Like reverberation discussed last month, echo can be both a good or bad thing in the studio. Too much echo can ruin a recording, but puting just the right amount can make it sound great.
It is easy to confuse reverberation and echo. In fact, many people erroneously use the terms interchangeably. An echo is a distinct repeat of a sound as it bounces off a hard surface. Think of standing in front of the canyon pictured at the top of the page. (This is a photo taken near the Ghost Ranch in New Mexico.) If you shout "Hello!" you would expect to hear the sound of your voice come back saying "Hello" one or more times, with each time becoming quieter.
Contrast that with a large cathedral in Europe. If you shout there, you are likely to hear a cacophany of sounds that slowly decay. The difference is at the canyon, a single reflection bounces back at you one time and possibly two or three times. In the cathedral there are multiple relections occuring in every direction at the same time which mix together smearing the sound. The first is an echo. The second is reverberation.
Now consider a high school gymnasium. If you bounce a basketball there, you will probably hear an echo and reverberation. That is because it is a rectangular box with four hard walls, a ceiling, and a floor. The cathedral on the other hand has some odd shapes with columns and cubby holes that make the sound bounce around in all sorts of ways.
There are several types of echo. The one mentioned above at the canyon is called a repeat echo or space echo. Another type of echo is called a flutter echo. It is an echo in which the repetitions are extremely close together, which causes an annoying ringing sound. It is not unusual for someone visiting my studio to clap their hands. Among other things, they are listening for a flutter echo, something that would not be good.
Another type is the slapback echo. It is similar to the repeat echo, but the repetitions are closer together. This type of echo, which is also called a spin echo, slap echo, or simply slapback, can be added to a recording for effect.
The natural way to do this is use a echo chamber, a room with sound reflective surfaces used to create echoes. Another way is to use a tape echo. Legend has it that Sam Phillips, owner of the legendary Sun Studio, discovered tape echo by mistake while using a reel-to-reel recorder with which he accidentally fed the playback signal back into the recording signal. Whether or not that is true, he made the effect famous. Many rockabilly songs of the 1950s and 1960s used the effect.
With tape echo, the amount of echo is controlled by the level of the signal fed into it. The time between repetitions is controlled by the speed of the tape. Later, special units were developed that used a tape loop to feed the signal back into the recording, which allowed the operator to vary the tape speed and thereby adjust the timing of the echo as desired. This parameter is called delay time. How quickly the echo dissipates is called early decay time.
Sometime later, special devices were developed in which the signal was delayed electronically. These units are now called analog delay units, because as you might suspect the same effect is created today using software and is called digital delay. These delay effects allow you great flexibility in adjusting the amount of echo, the time between echoes, and the amount of decay.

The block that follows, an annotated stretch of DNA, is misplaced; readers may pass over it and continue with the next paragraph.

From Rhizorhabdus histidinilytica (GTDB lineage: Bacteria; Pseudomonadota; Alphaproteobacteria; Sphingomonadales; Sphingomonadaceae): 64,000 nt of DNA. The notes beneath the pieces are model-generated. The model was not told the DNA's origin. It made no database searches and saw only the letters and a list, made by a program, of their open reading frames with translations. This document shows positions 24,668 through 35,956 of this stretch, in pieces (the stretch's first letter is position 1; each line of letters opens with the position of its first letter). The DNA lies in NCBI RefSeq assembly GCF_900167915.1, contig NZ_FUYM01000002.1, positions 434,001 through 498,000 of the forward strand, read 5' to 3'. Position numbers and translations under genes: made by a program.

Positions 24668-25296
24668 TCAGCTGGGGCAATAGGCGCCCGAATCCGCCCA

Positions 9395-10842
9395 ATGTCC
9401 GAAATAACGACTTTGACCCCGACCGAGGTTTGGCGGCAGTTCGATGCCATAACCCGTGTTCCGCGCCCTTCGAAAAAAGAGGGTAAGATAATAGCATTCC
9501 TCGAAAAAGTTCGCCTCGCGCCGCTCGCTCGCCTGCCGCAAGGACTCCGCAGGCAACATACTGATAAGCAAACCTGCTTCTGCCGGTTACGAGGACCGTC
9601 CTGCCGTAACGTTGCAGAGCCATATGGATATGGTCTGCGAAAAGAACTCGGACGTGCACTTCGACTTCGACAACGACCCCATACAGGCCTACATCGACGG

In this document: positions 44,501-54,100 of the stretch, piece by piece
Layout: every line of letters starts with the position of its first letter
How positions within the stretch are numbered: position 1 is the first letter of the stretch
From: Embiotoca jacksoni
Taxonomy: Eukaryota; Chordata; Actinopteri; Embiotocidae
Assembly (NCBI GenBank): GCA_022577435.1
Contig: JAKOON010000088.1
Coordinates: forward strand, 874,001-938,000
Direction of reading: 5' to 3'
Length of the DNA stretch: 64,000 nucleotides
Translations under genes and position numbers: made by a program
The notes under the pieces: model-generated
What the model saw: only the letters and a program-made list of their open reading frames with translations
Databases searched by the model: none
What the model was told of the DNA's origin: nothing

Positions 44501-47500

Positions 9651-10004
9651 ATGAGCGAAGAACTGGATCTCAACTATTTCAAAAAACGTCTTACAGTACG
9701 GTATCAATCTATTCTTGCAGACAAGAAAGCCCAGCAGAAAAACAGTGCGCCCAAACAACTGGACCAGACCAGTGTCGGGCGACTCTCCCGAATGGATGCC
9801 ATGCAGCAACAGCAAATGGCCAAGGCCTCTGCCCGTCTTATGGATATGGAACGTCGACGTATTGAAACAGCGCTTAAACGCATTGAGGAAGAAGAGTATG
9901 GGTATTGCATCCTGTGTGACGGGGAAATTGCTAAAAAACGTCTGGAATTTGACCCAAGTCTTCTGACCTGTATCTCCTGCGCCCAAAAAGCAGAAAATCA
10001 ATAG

In today's recording world, it not unheard of to use both reverberation and delay on a vocal track. It would be similar to the example given above for bouncing a basketball in a gymnasium, but with much more control to achieve a desirable and pleasing effect.
Next month, we will take at look at controlling the undesirable effects of standing waves, reverberation, and echo.
• Having only ten minutes of studio time left, the Marcels put it to good use recording a doo-wop version of "Blue Moon," a song written in 1934 by Rodgers and Hart. That recording hit number one on the US charts in April, 1961.
• John Lennon and Paul McCartney frequently wrote their lyrics on scraps of paper, backs of envelopes, or whatever might be handy. After recording a song, they often threw these away. Hunter Davies, the official biographer of the Beatles, frequently retrieved these handwritten notes from the trash. Today seven such manuscripts are on display at the British Museum in London, and are worth millions of dollars.
• "Twilight Time" by the Platters was released by Mercury Records on both 78-RPM and 45-RPM records. It quickly rose to number one in the US in April, 1958, selling 1½ million copies. Because more 98% were 45s, Mercury soon became the first major record label to stop producing 78s.
Give Me a Helping Hand
As you may know (especially if you have presence on the internet), it can be very expensive to maintain a website. To offset these costs, I recently began featuring ads for
Amazon.com. (See example below.) Each time someone clicks on one of these ads and makes a purchase, I get a small percentage of the sale, but only if they buy something.
The cool thing is I get paid for any sale they subsequently make, even if they don't buy the original item they clicked on, as long as it is in the same session. So if you need to order something from Amazon, next time consider clicking on one of these ads, even if you have no intention of buying the item listed. It will help with the cost of my website, and I will greatly appreciate it. Here's thanking you in advance.
Present this coupon when you come in for a recording session and receive $50.00 off the regular rates when you book a session of 8 hours or more. This coupon is good for new clients only, can be used only one time (only one coupon per person or band), and cannot be combined with any other offers. If you pay by phone using a credit card, please use coupon code NEWSLETTER. If you have any friends or relatives looking for a recording studio, please clip this coupon and pass it along to them.